I have always considered myself to have one of the most privileged jobs in the country, as we get to guide the students and help build the next generation allowing them to mature in to young adults. As you would imagine, the intricacies of a school day/week/year mean there will be many critical moments, most pleasurable, but obviously a few challenging. Alongside the Prize Giving ceremony last night, there have been 3 moments were I have really felt that privilege this week.
Tuesday afternoon I was sat in the Headteachers’ meeting at Drapers Academy in their library, and I realised that a student from last year, who had gone there for Sixth Form, was looking through the window trying to work out whether it was me in the room. After a quick wave (not sure whether that is etiquette), he was on his way. Then on Wednesday morning, I was doing a learning walk around Havering Sixth Form College, and I bumped in to another ex-student who was busy working on his creative graphic design course independently, and we were able to have a quick chat about career plans and his ambitions. It was lovely to then see the students again last night for Prize Giving, and celebrate their successes.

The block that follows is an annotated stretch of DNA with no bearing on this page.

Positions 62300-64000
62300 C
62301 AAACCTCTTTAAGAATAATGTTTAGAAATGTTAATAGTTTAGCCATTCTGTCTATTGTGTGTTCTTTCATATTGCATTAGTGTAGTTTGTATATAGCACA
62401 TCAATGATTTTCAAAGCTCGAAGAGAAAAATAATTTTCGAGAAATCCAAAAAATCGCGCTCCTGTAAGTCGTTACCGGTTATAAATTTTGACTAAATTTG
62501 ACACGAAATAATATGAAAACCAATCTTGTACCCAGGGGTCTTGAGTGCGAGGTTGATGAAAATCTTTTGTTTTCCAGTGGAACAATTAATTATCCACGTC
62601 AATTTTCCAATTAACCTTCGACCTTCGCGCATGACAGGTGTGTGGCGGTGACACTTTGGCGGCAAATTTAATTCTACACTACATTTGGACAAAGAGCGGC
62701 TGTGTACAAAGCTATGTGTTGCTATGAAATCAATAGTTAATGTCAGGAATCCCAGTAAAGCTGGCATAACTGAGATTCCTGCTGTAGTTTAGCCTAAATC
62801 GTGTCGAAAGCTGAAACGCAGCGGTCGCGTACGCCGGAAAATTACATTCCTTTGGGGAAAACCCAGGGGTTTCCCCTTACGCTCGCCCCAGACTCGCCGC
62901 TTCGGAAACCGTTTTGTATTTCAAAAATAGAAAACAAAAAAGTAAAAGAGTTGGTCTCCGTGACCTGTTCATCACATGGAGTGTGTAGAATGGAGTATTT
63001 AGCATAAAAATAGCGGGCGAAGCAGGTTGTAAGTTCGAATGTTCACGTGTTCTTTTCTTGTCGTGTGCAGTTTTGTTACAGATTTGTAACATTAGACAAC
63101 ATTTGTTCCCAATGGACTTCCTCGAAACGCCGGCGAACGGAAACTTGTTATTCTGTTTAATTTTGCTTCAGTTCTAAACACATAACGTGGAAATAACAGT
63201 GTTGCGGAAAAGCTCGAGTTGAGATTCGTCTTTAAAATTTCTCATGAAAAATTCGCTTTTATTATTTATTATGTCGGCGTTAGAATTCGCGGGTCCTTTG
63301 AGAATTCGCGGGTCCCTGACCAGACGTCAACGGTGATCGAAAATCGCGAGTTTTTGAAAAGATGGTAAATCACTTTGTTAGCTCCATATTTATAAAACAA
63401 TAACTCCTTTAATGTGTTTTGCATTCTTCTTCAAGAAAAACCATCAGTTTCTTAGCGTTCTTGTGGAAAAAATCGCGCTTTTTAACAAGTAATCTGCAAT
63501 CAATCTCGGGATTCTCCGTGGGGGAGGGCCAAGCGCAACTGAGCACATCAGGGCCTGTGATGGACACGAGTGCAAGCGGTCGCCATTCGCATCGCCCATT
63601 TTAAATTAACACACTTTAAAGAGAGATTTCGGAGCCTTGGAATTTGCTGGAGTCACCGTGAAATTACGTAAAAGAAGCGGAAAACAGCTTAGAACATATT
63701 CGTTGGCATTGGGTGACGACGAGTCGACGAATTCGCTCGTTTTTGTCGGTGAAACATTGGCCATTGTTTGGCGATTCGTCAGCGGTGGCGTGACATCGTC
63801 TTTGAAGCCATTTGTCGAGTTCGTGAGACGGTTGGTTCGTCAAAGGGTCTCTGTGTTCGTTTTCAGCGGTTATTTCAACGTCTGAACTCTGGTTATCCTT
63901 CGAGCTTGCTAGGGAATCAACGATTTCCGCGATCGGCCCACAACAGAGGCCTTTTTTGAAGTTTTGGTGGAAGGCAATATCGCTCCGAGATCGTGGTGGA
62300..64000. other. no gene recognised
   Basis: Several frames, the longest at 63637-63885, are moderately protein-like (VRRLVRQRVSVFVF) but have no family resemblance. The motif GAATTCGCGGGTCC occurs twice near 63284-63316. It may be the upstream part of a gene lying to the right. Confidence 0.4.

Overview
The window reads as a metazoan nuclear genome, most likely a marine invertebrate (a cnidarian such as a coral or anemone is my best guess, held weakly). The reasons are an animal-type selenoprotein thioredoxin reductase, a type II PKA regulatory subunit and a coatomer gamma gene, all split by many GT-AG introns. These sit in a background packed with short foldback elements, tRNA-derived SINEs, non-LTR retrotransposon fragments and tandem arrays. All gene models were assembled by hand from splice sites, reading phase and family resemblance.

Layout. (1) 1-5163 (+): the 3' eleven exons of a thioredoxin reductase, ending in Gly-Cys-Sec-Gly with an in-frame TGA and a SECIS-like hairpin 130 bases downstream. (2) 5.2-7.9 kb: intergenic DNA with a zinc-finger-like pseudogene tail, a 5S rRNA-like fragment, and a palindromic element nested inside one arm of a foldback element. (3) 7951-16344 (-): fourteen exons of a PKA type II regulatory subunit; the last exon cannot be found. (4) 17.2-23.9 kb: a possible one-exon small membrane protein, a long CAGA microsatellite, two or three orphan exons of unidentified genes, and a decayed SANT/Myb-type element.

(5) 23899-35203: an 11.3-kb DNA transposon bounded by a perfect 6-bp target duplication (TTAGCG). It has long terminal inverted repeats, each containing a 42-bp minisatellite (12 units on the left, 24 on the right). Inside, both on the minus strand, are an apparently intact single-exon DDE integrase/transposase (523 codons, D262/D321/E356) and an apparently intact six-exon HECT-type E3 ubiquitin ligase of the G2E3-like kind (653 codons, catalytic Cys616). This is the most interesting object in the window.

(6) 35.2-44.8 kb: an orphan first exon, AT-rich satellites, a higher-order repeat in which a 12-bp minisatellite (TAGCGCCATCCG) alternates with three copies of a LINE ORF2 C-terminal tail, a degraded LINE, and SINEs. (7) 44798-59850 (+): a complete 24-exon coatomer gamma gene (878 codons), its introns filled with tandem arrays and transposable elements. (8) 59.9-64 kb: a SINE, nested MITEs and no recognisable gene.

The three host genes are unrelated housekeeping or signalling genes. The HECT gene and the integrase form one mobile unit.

Yesterday, I also met a pilot group of Year 8 students to talk to them about a targeted enrichment group that we are considering in the school. We deliberately hadn’t told the students anything, and were waiting to explain in person. The students were a little uneasy, thinking perhaps that they had been “summoned” for something bad; they listened to the idea, and there was a real sense of the students considering the merit of the idea whilst being flattered that they were our ‘guinea pig’ group.
All of those encounters, remind me of the privilege we have in educating the next generation, and give me a sense of pride about what our students can achieve. Prize Giving, by the nature of the beast, is about rewarding some of our most successful students – both in terms of academic, but also the progress they have made – but it is also that opportunity to celebrate the camaraderie of the year groups in supporting their peers in their successes. Heart-warming stuff despite the issues with the microphones!
I am always keen to try new ideas, so tomorrow a group of staff are going to a teacher training recruitment event (thanks to the staff involved for giving up a day of their weekend to support the school). In a competitive recruitment environment, we lose nothing by trying another strategy but whether it pays dividends remains to be seen. Whatever your weekend brings, I hope you have a lovely time.